The History of Shia-Sunni Conflict of Revenge
The Shia-Sunni divide and the rise of the Islamic State
In this column, Farhang Jahanpour – former professor and Dean of the Faculty of Languages at the University of Isfahan, who has taught for 28 years in the Department of Continuing Education at the University of Oxford – traces the current rivalry between Sunnis and Shiites back to the Safavid dynasty which started at the beginning of the 16th century and ruled large parts of today’s Middle East and western Asia.
OXFORD (IPS): When the Islamic State of Iraq and Syria (ISIS) suddenly emerged in Iraq, it declared as one of its first targets the Shiites and what it called the Safavids. The Safavid dynasty (1501-1736) was one of the most powerful Iranian dynasties after the Islamic conquest.
At its height, the Safavid dynasty ruled an area nearly twice the size of modern Iran, including large parts of modern Iraq, Kuwait, Bahrain, eastern parts of Turkey and Syria, and large areas of western Afghanistan and Baluchestan, North Caucasus, as well as parts of Turkmenistan and Uzbekistan.
However, what most irks Sunni jihadists is the fact that the Safavids made the Twelver school of Shi’ism the official religion of Iran, something that has continued to the present day.
The interesting point is that the Safavid dynasty had its origin in a Sunni Sufi order, but at some point they converted to Shi’ism and then used their new zeal as a way of subduing most of Iran.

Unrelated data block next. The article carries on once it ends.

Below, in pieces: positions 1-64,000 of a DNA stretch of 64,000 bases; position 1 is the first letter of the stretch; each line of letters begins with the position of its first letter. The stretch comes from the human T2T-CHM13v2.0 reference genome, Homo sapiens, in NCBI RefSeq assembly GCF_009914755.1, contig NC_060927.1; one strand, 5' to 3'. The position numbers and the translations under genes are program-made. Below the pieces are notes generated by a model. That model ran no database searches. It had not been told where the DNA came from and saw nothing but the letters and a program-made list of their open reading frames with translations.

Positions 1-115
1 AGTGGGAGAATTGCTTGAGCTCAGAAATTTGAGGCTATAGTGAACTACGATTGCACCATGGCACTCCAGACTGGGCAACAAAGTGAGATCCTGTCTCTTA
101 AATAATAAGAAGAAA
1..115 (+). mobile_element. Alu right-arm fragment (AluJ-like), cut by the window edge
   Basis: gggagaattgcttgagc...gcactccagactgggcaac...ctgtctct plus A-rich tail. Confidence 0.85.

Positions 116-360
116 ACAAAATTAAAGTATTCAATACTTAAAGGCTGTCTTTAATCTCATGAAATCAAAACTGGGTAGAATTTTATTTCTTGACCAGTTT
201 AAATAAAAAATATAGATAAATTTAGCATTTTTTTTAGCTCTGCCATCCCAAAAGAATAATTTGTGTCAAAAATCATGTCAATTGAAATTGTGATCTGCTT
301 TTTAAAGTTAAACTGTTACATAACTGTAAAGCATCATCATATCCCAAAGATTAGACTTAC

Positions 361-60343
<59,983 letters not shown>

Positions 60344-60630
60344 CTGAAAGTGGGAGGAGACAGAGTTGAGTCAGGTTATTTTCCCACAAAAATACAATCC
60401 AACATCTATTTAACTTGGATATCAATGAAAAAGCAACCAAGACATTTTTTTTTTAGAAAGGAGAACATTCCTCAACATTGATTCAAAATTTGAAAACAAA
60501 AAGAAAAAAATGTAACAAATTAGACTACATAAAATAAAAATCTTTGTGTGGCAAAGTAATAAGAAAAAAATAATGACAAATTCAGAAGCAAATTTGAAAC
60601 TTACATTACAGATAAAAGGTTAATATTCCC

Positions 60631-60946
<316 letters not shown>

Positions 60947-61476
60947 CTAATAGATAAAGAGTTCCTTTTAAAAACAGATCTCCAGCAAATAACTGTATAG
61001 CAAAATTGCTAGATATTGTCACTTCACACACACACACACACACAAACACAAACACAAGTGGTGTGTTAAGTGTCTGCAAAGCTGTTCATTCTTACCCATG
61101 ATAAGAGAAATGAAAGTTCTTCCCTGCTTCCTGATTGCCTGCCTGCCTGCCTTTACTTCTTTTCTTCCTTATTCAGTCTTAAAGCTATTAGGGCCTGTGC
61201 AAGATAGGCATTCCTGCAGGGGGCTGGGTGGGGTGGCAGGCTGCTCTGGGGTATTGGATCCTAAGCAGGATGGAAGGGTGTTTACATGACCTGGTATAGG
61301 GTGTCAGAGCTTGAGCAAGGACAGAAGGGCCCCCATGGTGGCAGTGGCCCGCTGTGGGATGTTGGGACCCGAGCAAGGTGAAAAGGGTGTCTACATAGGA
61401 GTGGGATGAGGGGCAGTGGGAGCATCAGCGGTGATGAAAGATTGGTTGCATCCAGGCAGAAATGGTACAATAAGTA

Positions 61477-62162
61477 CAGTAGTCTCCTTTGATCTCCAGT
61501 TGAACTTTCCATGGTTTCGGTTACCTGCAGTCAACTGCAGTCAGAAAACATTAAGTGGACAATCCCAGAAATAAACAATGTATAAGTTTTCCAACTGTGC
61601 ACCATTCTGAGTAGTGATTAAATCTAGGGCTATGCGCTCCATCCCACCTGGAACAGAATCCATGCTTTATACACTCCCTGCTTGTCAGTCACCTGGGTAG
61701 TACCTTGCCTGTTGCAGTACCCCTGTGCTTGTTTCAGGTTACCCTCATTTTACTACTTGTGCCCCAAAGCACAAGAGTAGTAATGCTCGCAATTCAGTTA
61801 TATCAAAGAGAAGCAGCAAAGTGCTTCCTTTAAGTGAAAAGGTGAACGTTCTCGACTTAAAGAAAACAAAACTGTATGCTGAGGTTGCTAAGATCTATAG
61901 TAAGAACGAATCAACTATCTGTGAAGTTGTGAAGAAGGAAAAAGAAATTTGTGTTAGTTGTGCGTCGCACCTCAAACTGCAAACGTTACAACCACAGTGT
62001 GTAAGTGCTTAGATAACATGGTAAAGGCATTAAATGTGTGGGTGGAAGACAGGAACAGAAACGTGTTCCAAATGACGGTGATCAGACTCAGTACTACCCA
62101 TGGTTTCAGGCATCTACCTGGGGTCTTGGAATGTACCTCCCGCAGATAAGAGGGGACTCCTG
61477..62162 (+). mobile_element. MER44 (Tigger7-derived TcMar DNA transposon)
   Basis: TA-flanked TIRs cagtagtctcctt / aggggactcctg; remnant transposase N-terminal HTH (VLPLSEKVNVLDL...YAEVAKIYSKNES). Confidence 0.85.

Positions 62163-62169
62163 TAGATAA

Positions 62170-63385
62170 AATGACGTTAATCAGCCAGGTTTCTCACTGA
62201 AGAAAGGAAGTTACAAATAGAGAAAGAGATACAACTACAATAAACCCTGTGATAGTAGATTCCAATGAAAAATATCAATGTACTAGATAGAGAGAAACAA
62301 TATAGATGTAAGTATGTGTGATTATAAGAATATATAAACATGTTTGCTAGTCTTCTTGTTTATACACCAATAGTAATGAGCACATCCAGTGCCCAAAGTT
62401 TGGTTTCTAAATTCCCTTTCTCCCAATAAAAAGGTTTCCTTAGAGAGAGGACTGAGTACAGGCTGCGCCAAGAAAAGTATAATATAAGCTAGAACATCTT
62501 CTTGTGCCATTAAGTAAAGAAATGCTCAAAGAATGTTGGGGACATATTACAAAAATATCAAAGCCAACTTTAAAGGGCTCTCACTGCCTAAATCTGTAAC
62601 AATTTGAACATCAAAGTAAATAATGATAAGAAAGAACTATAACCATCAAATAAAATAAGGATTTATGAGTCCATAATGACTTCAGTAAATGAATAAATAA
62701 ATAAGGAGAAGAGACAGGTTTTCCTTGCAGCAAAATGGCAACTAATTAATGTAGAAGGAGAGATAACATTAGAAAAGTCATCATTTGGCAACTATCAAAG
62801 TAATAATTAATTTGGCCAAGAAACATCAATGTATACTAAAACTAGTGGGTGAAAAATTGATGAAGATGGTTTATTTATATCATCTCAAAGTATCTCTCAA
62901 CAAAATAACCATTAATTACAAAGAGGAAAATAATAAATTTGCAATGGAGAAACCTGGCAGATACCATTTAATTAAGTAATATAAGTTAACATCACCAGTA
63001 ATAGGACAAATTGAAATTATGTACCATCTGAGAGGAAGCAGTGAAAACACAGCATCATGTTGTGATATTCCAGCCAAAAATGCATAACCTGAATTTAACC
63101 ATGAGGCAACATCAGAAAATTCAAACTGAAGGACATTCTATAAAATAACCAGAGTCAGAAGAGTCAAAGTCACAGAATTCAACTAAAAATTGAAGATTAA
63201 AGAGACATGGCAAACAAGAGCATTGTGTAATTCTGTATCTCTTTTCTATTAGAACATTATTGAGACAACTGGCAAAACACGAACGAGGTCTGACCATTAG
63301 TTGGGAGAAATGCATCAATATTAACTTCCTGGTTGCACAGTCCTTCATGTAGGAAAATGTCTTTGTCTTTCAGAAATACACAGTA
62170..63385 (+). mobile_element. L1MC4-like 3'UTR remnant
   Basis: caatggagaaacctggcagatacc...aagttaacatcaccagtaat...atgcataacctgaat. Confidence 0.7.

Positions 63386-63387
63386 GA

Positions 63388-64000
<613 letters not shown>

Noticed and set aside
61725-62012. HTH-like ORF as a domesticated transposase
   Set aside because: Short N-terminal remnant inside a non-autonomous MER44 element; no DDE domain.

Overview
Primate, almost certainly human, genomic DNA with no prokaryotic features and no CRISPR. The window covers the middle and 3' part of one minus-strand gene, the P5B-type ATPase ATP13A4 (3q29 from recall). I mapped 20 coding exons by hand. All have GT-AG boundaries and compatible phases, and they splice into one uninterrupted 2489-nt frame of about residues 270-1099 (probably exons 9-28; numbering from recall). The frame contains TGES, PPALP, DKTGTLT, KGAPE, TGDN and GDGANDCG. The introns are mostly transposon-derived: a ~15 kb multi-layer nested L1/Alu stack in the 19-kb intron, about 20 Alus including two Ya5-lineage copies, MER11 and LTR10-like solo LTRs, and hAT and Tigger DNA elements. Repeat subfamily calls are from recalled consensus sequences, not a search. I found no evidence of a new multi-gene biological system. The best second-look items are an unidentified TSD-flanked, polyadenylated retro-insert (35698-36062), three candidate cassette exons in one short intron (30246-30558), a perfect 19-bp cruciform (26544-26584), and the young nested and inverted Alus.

The zeal of the Safavids was partly due to the fact that they were fighting against the Sunni Ottoman Empire, and therefore their adherence to Shi’ism was mainly political in order to set them apart from the Ottomans who also carried the title of Sunni Caliphs. The Safavids made their capital Isfahan into one of the most beautiful cities in Iran and the Middle East as a whole.
The Iranian Constitutional Revolution (1905-11) laid the foundations of modern Iran, with a constitutional monarchy. The two Pahlavi kings (1925-1979), while ruling as absolute monarchs, were militantly secular and tried to modernise Iran and turn it into a Western-style country.
However, not only did the 1979 Islamic revolution end that period of secular reforms, but it also put an end to a 2,600 year-old Iranian monarchy, and replaced it with a clerical regime. What makes the Islamic revolution unique is that for the first time in the history of Iran, and indeed in the history of Islam, it brought clerics to power.
Although Ayatollah Ruhollah Khomeini called his revolution of 1979 an Islamic revolution, in reality it was a Shi’a revolution and it derived its legitimacy from the Shi’a concept of the Imamate.
According to the Shiites, the true succession to Prophet Muhammad belonged not to the Orthodox Caliphs, but to the Shi’a Imams, starting from the first Imam, Ali Ibn Abi Talib, and ending with the 12th Imam who allegedly went into hiding and who would reappear in the End Times to establish the reign of justice in the world.
After Imam Ali, who was assassinated by a member of the fanatical breakaway group, the Khawarij, his oldest son Imam Hasan decided not to challenge Mu’awiyya I who had established the Umayyad Caliphate. However, after Hassan’s death in 669, his younger brother Hussein rebelled against Mu’awiyya’s son Yazid.